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Polygon

Polygon

A polygon is a geometric figure in two dimensions with three or more sides. The name comes from two Greek words, poly, meaning "many,"

and gon, meaning "angle." A polygon always has as many angles as it has sides. And in general, polygons are named to indicate the number of sides or angles they contain. Thus, a hexagon has six (hexa- means "six") sides and six angles.

Terminology used in describing polygons

Parts and properties of polygons.

Side: Any one of the straight lines that make up the polygon.

Vertex: A point where any two of the sides of a polygon meet to form an angle.

Angle: A figure formed by the intersection of two sides.

Diagonal: A line that joins any two nonadjacent (not next to each other) vertices.

Perimeter: The sum of the length of all sides.

Area: The space enclosed within the polygon.

Types of polygons.

Equilateral: A polygon in which all sides are equal in length.

Equiangular: A polygon in which all angles are the same size.

Regular: A polygon that is both equilateral and equiangular.

Examples of polygons

The most common kinds of polygons include:

Parallelogram: A quadrilateral (four-sided figure) in which both pairs of sides are parallel and equal.

Rhombus: A parallelogram in which all four sides are equal.

Rectangle: A parallelogram in which all angles are right angles.

Square: A rectangle in which all four sides are equal.

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polygon

polygon, closed plane figure bounded by straight line segments as sides. A polygon is convex if any two points inside the polygon can be connected by a line segment that does not intersect any side. If a side is intersected, the polygon is called concave. In a regular polygon the sides are of equal length and meet at equal angles; all other polygons are not regular, although either their sides or their angles may be equal, as in the cases of the rhombus and the rectangle. The simplest regular polygons are the equilateral triangle, the square, the regular pentagon (of 5 sides), and the regular hexagon (of 6 sides). Although the Greeks had developed methods of constructing these four polygons using only a straightedge and compass, they were unable to do the same for the regular heptagon (of 7 sides). In the 19th cent. C. F. Gauss showed that a regular heptagon was impossible to construct in this way. He proved that a regular polygon is constructible with a straightedge and compass only when the number of sides p is a prime number (see number theory) of the form p = 22n + 1 or a product of such primes. The first five regular polygons with a prime number of sides that can be constructed using a straightedge and compass have 3, 5, 17, 257, and 65,537 sides.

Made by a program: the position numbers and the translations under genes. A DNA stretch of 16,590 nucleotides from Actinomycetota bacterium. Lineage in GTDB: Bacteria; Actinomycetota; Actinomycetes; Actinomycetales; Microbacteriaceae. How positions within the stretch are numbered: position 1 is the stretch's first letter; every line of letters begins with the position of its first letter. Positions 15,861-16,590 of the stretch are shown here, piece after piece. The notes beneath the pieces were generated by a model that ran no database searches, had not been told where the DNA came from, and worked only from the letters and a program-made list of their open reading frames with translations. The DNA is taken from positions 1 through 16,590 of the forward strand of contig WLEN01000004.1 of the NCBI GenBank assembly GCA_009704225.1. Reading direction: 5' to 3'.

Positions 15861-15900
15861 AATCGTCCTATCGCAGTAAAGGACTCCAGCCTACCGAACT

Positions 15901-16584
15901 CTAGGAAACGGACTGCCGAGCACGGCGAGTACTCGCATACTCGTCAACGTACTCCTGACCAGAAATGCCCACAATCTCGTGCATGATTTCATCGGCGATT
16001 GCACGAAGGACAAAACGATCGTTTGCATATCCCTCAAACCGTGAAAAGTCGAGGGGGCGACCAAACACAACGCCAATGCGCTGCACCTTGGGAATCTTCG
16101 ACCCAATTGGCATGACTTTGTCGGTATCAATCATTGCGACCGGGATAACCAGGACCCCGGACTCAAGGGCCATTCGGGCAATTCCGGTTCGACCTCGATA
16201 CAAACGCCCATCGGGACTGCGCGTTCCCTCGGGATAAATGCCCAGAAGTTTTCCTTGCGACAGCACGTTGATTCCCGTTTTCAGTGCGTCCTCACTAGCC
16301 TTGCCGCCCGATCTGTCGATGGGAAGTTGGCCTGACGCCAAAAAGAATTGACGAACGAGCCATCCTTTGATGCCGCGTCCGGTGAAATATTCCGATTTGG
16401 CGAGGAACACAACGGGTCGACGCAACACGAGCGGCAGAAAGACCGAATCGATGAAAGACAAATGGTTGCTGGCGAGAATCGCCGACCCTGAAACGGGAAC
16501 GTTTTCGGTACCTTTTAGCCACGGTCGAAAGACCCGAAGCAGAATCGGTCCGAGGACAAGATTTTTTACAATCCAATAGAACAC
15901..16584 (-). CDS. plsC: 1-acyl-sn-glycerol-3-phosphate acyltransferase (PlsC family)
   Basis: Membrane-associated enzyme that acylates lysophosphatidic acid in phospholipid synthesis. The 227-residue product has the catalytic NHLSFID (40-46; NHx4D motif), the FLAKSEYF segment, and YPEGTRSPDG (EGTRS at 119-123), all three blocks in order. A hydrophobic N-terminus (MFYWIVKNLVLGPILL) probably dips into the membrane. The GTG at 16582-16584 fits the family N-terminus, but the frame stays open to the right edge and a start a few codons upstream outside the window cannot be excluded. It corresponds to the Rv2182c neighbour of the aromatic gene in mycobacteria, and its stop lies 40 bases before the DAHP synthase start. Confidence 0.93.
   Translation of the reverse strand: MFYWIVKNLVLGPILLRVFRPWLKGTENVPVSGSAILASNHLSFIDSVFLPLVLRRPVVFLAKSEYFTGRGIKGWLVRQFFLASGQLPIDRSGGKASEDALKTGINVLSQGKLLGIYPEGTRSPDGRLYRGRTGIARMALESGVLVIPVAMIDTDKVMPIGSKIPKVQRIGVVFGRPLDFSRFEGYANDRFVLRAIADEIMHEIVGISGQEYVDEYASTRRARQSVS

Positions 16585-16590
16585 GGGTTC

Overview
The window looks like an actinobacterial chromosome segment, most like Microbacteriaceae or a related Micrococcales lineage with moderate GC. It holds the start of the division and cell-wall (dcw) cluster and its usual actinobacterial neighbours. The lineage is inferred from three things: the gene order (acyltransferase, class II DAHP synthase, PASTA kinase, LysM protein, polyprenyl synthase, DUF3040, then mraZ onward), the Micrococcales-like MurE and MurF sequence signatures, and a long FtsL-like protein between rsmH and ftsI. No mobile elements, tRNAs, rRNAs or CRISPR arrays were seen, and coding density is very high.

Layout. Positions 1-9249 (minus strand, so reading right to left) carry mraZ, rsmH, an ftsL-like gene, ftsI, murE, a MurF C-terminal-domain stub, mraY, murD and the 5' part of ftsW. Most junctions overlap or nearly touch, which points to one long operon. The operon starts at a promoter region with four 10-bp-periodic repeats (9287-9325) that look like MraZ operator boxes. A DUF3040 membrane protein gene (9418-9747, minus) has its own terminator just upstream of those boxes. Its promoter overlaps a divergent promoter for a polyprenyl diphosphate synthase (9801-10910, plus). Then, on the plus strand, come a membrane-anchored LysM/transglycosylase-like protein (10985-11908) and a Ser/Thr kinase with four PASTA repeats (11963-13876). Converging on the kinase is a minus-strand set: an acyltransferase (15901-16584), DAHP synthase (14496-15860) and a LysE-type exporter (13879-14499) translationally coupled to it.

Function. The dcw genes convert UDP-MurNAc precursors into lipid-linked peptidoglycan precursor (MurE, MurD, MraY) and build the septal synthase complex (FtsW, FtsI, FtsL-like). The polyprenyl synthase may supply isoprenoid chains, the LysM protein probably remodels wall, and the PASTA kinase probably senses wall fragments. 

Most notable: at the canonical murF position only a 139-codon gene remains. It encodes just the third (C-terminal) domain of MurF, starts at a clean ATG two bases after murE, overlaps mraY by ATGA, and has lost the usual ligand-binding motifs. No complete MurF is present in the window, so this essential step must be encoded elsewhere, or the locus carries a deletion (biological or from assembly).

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polygons

polygons

Name

Number of sides

Each internal angle

Sum of internal angles

Triangle

3

60°

180°

Square

4

90°

360°

Pentagon

5

108°

540°

Hexagon

6

120°

720°

Heptagon

7

128.6°

900°

Octagon

8

135°

1080°

Nonagon

9

140°

1260°

Decagon

10

144°

1440°

Undecagon

11

147.3°

1620°

Dodecagon

12

150°

1800°


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polygon

polygon Plane geometric figure having three or more sides intersecting at three or more points (vertices). They are named according to the number of sides or vertices: triangle (three-sided), quadrilateral (four-sided), hexagon (six-sided). A regular polygon is equilateral (has sides equal in length) and equiangular (has equal angles).

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polygon

pol·y·gon / ˈpäliˌgän/ • n. Geom. a plane figure with at least three straight sides and angles, and typically five or more. DERIVATIVES: po·lyg·o·nal / pəˈligənl/ adj.po·lyg·o·nal·ly adv.

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"polygon." The Oxford Pocket Dictionary of Current English. . Encyclopedia.com. 21 Aug. 2017 <http://www.encyclopedia.com>.

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polygon

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"polygon." Oxford Dictionary of Rhymes. . Encyclopedia.com. 21 Aug. 2017 <http://www.encyclopedia.com>.

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